"I also thought they painted a couple of nice colors into what Trip was given to work with, and I liked that a lot. I thought there were a couple of really good episodes for me." The general consensus is that the best Trip episodes from season three were Similtude and The Forgotten. Similtude was a provocative drama which saw Trip being cloned to create a transplant donor necessary for his survival, while The Forgotten involved Trip confronting the Xindi weapon designer Degra over the death of his sister, Elizabeth.

"When I saw the script for Similitude, I thought, ' Wow, this is going to be fun to do,' " recalls Trinneer. "LeVar Burton directed that episode, and he and I work well together. The process I went through was figuring out how you play this guy who ultimately is Trip, but is sort of not Trip. People really seem to like that episode. "The Forgotten was really about the finality of Trip letting his sister go. That was a lot of fun for me, as an actor, to do. There was a lot of emotional range to play and go through. That episode was also directed by LeVar. He guided me through that and I think we hit the right notes with it."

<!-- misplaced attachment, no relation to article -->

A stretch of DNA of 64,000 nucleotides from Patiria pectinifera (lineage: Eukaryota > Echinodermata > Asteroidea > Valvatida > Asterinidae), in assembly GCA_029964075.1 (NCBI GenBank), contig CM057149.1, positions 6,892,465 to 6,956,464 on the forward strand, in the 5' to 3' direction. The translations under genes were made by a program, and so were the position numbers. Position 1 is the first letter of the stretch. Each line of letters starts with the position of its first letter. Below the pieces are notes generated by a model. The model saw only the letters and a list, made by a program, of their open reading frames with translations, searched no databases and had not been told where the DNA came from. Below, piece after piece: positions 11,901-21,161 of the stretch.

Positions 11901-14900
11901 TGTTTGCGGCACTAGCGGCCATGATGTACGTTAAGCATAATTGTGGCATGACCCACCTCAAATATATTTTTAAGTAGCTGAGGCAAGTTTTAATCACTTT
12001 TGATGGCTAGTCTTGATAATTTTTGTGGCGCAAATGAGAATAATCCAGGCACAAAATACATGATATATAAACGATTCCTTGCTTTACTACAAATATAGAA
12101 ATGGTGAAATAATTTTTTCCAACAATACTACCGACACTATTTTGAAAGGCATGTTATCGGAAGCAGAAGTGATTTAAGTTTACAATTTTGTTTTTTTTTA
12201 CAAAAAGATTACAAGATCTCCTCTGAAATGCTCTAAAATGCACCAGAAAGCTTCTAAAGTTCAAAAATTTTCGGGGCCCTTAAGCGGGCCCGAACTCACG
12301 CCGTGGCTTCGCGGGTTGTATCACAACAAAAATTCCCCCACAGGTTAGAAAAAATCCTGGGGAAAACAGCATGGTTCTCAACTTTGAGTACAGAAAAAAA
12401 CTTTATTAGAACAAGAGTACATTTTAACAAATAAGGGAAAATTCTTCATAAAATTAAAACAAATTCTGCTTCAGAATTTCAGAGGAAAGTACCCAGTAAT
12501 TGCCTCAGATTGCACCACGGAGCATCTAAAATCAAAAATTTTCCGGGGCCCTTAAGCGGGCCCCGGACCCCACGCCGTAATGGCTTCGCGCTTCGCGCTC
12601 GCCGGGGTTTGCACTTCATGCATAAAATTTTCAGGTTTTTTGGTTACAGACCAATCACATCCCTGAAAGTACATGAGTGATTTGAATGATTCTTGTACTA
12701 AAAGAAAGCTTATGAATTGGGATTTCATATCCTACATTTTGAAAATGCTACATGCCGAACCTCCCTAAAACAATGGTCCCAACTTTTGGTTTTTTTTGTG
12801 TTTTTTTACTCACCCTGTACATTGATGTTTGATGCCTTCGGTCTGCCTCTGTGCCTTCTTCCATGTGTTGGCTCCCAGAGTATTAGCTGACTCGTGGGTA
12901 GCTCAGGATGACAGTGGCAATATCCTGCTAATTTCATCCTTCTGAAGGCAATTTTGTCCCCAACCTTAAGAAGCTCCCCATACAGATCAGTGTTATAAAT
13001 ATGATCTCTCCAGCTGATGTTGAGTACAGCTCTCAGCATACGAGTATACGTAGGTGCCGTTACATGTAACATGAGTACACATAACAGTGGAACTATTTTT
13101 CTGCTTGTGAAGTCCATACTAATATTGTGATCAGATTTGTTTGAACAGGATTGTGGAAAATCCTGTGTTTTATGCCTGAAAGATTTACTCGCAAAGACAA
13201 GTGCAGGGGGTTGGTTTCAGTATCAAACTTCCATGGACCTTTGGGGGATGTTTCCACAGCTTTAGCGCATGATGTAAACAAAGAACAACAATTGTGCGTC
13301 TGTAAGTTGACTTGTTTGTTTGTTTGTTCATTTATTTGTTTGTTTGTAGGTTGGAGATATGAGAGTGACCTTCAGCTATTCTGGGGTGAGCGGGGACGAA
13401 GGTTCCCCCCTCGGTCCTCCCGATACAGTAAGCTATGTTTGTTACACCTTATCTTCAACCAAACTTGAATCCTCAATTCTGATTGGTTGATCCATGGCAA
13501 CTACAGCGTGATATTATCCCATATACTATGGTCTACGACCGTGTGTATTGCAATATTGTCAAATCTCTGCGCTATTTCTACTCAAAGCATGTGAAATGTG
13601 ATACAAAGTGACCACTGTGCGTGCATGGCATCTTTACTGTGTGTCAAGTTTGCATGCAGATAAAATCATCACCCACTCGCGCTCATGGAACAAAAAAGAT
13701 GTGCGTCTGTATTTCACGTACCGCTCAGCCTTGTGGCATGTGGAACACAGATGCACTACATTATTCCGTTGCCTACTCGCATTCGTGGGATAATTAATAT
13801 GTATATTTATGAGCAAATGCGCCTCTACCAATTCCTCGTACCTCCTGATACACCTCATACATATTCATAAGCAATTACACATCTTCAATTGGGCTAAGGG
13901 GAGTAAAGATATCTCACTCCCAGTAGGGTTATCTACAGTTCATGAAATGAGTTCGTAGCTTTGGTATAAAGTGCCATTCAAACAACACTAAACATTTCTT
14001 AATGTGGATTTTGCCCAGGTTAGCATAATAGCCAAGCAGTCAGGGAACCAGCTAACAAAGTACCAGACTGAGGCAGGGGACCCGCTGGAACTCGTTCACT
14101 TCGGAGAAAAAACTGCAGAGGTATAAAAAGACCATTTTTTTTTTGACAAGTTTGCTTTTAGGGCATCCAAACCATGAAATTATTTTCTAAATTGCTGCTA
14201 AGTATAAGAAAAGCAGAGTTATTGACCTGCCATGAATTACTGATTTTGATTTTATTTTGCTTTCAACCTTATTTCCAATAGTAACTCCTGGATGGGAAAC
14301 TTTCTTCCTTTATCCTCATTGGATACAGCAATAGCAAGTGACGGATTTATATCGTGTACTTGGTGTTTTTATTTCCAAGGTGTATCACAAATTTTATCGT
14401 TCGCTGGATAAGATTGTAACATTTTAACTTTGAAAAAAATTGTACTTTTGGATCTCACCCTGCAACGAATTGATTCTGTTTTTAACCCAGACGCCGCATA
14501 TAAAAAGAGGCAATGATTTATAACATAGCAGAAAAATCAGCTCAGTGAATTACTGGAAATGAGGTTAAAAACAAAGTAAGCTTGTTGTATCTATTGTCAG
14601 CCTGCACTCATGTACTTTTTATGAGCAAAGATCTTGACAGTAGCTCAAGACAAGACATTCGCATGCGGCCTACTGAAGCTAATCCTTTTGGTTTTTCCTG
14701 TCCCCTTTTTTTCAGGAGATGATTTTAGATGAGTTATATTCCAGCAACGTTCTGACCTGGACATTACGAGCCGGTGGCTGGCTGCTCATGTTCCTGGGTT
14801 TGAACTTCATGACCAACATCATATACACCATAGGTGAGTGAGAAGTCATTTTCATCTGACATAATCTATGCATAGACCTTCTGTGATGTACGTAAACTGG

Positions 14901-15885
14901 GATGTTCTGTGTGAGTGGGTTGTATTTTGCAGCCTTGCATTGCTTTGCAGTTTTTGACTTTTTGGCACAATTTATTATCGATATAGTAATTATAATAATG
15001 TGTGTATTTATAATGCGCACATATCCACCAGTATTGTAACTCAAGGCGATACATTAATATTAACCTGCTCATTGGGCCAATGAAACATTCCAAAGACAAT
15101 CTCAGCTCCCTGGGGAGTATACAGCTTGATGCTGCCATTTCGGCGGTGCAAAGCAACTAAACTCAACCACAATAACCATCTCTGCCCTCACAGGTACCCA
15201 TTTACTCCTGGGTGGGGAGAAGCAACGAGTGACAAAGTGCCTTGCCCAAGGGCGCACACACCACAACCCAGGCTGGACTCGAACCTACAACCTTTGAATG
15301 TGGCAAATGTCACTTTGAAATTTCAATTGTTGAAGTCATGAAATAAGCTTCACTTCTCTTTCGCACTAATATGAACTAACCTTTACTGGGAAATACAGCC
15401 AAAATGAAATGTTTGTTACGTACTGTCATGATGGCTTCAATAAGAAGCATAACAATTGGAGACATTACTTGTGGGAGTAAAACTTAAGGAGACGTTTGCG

If anything didn't work quite as well as intended during season three, it was the Trip-T'Pol relationship. While there was chemistry between the actors, the relationship wasn't always convincingly written or developed.